Practice: Fertility and Endocrine Associates
Hometown: Heidelberg, Germany
Family: Married to husband, Tony, and we have a daughter, Marie.
How you start your day: Waking and feeding my little girl (11 months old currently)
Best advice: “Whatever you do, do it well” – given to me by my Dad. Later I learnt that this quote is from Walt Disney.
Motto: Every day is a new day. I want to do my best to help make this world a better place.
Favorite daytime beverage: Water (with no ice – I grew up in Germany).
Medical News: Why did you become a doctor?
Miriam Sigrun Krause: I have always been fascinated with the human body, with the amazing work it does every second without us even noticing. In addition to that, I love to interact with people and help them reach their health and wellness goals. I have also always loved the science behind medicine and surgical procedures. In some situations, performing a surgery can improve the chances for a couple to conceive. Being a doctor in my field combines all the above!
MN: Why did you choose this specialty?
MSK: My specialty is Reproductive Endocrinology and Infertility (REI). It is the perfect combination for me of interacting with patients in the office and performing surgical procedures. Helping couples to achieve their dream of building a family is so rewarding. It makes my day when I can tell one of my patients that she is finally pregnant and show her the heartbeat on an ultrasound.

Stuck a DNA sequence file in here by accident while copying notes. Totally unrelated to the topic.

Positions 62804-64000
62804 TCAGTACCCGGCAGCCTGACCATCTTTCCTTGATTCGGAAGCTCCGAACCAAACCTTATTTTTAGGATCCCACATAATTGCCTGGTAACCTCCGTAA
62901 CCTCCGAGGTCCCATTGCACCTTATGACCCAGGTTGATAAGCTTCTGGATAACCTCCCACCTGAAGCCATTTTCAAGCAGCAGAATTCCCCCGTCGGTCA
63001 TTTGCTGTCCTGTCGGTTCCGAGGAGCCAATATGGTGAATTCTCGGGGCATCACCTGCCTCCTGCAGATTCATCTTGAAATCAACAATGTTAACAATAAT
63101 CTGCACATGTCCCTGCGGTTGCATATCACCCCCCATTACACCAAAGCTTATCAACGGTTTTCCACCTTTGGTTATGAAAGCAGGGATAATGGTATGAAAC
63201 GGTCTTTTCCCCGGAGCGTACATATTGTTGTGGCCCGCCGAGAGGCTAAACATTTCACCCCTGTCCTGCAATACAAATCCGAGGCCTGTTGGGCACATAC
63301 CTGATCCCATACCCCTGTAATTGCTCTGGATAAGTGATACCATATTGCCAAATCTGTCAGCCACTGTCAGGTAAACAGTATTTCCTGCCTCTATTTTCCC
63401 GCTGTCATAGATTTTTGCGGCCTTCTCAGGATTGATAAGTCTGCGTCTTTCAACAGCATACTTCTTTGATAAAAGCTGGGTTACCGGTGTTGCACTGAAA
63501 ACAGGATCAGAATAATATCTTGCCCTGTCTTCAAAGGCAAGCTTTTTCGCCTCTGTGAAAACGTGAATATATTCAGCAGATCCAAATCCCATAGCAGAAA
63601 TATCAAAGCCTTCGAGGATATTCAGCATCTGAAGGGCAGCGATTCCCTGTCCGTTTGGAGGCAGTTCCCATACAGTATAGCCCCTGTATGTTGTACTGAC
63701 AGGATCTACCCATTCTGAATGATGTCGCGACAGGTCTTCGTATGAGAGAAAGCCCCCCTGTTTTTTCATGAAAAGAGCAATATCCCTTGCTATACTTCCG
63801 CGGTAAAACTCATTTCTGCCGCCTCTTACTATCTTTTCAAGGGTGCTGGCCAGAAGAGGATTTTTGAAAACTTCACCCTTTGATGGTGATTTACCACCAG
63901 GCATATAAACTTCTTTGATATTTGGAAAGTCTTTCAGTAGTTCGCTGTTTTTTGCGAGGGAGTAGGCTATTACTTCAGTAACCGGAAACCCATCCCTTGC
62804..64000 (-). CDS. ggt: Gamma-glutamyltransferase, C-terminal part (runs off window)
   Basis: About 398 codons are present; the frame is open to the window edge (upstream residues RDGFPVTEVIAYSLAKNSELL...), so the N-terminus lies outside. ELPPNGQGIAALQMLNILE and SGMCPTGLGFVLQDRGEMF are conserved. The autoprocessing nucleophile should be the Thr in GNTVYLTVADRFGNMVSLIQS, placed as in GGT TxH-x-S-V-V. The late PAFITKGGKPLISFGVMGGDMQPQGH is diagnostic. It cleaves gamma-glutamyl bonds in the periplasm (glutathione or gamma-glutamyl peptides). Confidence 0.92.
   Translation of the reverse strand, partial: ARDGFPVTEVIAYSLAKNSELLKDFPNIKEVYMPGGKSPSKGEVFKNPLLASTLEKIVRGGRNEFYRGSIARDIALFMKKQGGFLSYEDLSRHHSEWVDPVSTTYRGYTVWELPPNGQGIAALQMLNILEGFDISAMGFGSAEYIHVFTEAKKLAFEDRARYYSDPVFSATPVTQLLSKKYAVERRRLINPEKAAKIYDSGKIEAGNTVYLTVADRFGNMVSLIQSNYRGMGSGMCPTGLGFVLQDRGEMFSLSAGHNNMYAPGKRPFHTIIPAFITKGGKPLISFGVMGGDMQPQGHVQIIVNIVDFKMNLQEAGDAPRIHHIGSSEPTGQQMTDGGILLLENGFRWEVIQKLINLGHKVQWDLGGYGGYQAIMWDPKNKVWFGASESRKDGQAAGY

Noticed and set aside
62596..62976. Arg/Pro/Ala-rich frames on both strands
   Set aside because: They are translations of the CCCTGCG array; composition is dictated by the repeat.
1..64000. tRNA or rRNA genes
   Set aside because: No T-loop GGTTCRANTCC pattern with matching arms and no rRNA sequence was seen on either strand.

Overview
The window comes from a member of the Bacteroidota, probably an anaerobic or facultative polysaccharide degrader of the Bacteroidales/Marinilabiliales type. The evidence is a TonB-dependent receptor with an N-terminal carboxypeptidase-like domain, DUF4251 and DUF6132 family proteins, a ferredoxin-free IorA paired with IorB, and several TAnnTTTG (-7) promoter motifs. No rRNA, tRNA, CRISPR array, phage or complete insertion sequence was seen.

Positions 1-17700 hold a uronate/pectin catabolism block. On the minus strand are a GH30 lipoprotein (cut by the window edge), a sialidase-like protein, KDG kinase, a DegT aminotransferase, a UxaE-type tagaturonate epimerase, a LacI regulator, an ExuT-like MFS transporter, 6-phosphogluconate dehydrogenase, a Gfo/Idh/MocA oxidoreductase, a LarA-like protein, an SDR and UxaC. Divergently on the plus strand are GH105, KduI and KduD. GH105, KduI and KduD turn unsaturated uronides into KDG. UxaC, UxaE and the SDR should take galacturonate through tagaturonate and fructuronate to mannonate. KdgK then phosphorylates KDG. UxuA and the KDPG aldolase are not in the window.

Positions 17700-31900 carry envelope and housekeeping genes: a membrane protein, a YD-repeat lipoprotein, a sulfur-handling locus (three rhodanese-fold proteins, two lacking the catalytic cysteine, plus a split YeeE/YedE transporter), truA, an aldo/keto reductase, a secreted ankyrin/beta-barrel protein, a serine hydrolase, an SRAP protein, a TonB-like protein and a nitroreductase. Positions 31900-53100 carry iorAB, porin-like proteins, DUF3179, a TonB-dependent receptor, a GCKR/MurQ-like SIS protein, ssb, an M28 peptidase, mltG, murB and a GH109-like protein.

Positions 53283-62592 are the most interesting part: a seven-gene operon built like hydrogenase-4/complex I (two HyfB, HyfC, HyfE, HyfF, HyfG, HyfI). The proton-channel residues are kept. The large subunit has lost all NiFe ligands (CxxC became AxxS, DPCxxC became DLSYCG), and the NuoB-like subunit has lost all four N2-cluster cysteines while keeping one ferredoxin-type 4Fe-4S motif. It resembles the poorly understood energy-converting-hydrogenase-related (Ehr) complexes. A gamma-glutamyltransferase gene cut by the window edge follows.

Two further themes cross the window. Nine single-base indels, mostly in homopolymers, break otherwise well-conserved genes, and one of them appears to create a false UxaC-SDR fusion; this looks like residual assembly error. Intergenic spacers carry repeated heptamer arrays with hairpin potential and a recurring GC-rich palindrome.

MN: Is it different than what you thought? How?
MSK: It is even better than what I imagined. However, medical services are increasingly not covered by insurance companies, and it feels more like a fee for service transaction than the traditional patient-physician interaction. There are a lot of misconceptions about becoming pregnant, and it sometimes can be hard work to help patients understand the real facts.
MN: What is the biggest misconception about your field?
MSK: A lot of my patients think that having twins is great, because they only go through pregnancy once. The fact is though, twin pregnancies can harbor a lot of complications for both the mother and the babies, and therefore one of the major goals in reproductive endocrinology is to ensure one healthy pregnancy with just one baby. Another misconception is that women can easily get pregnant way up into their 40s and 50s – the reality is that the ovaries age faster than the rest of the body, and starting at 35 years of age, the chances to become pregnant decrease.
MN: What’s one thing your colleagues would be surprised to learn about you?
MSK: I used to be a competitive fin swimmer when I was younger. I held the German national record one year in the 800 meter freestyle.
MN: Who are your heroes in healthcare?
MSK: My heroes are Robert Edwards and Patrick Steptoe. They both helped with the first successful IVF pregnancy back in 1978. Since then, technology has advanced immensely, and we have learnt much. However, their work was the basis for everything I do today, and it has helped millions of couples all over the world achieve their dream of having a family.